Although the physiological response of teleost fishes to increased temperature has been well documented, there is only a small body of literature that examines the effects of ocean acidification on fish under ecologically relevant scenarios. Furthermore, little data exists which examines the possible synergistic effects of increased sea surface temperatures and pCO2 levels, although it is well established that both will co-committedly change in the coming centuries. In this study we examined the effects of increased temperature, increased pCO2, and a combination of these treatments on the resting metabolic rate (RMR) of four species of notothenioid fish, Trematomus bernacchii, T. hansoni, T. newnesi, and Pagothenia borchgrevinki, acclimated to treatment conditions for 7, 14 or 28 days. While most species appear capable of rapidly acclimating to increased pCO2, temperature continues to impact RMR’s for up to 28 days. One species in particular, T. newnesi, displayed no acclimatory response to any of the treatments regardless of acclimation time and may have a reduced capacity to respond to environmental change. Furthermore, we present evidence that temperature and pCO2 act synergistically to further elevate the RMR and slow acclimation when compared to temperature or pCO2 increases alone.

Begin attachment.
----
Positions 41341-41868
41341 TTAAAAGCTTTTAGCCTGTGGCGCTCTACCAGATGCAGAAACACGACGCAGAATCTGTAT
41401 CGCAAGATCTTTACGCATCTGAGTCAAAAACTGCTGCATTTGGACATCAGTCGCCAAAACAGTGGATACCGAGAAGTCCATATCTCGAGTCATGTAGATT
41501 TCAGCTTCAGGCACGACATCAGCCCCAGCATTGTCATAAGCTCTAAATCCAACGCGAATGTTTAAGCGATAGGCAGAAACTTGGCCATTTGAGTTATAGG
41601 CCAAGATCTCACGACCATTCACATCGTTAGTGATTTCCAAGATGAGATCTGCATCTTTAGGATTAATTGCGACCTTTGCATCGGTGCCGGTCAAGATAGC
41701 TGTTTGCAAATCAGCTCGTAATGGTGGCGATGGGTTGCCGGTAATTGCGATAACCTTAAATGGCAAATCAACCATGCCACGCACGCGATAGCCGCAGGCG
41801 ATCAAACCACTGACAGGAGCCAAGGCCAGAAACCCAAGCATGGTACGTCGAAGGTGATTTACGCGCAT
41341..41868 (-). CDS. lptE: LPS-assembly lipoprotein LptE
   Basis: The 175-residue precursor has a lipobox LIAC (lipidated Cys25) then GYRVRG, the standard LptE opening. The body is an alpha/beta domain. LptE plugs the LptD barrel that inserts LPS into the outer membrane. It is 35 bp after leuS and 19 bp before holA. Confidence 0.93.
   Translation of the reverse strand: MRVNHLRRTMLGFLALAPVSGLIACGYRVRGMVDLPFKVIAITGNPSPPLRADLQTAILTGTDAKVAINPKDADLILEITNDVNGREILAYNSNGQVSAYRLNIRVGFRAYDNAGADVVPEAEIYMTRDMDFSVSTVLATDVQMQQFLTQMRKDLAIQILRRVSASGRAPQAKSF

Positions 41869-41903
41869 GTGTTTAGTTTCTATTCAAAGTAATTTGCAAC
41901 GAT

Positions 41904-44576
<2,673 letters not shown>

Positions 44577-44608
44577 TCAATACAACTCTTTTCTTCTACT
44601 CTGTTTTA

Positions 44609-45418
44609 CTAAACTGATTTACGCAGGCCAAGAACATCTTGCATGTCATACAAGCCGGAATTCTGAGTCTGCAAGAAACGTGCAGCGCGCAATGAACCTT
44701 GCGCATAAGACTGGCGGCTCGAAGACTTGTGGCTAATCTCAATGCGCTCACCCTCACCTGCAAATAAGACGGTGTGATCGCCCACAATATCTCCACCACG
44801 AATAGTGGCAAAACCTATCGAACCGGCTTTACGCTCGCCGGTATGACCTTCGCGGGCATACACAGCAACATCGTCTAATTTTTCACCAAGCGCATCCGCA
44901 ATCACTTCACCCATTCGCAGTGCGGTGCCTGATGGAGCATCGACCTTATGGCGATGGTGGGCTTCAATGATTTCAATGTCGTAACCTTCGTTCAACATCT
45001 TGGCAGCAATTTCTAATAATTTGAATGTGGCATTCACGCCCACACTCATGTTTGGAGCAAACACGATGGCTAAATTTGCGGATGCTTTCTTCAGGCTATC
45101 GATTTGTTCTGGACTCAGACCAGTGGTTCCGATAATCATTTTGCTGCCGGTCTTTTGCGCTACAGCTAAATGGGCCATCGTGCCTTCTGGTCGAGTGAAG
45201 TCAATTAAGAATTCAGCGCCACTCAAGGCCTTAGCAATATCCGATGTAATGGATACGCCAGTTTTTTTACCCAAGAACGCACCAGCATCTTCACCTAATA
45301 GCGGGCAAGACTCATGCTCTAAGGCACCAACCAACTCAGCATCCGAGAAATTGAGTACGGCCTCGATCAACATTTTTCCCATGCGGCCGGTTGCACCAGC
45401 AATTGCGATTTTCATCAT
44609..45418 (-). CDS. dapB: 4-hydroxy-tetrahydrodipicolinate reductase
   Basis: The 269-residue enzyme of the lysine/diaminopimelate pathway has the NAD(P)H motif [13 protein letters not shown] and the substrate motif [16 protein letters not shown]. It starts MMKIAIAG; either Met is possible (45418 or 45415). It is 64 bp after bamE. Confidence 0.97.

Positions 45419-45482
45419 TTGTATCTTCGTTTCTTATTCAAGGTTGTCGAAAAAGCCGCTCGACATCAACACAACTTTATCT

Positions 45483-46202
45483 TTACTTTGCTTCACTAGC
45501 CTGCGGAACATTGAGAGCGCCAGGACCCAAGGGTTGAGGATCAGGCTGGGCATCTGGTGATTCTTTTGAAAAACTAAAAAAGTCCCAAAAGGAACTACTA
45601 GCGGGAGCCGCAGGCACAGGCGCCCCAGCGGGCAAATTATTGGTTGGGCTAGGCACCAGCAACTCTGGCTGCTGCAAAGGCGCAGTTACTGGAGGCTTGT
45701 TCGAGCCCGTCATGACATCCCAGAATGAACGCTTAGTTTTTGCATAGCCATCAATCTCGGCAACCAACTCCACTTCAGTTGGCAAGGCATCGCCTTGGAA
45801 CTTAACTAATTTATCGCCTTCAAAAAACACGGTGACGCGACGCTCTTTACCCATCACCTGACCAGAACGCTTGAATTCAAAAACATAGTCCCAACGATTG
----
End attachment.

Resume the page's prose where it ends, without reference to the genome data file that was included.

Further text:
Enzor L. A., Zippay M. L. & Place S. P., in press. High latitude fish in a high CO2 world: synergistic effects of elevated temperature and carbon dioxide on the metabolic rates of Antarctic notothenioids. Comparative Biochemistry and Physiology Part A: Molecular & Integrative Physiology. doi: 10.1016/j.cbpa.2012.07.016. Article.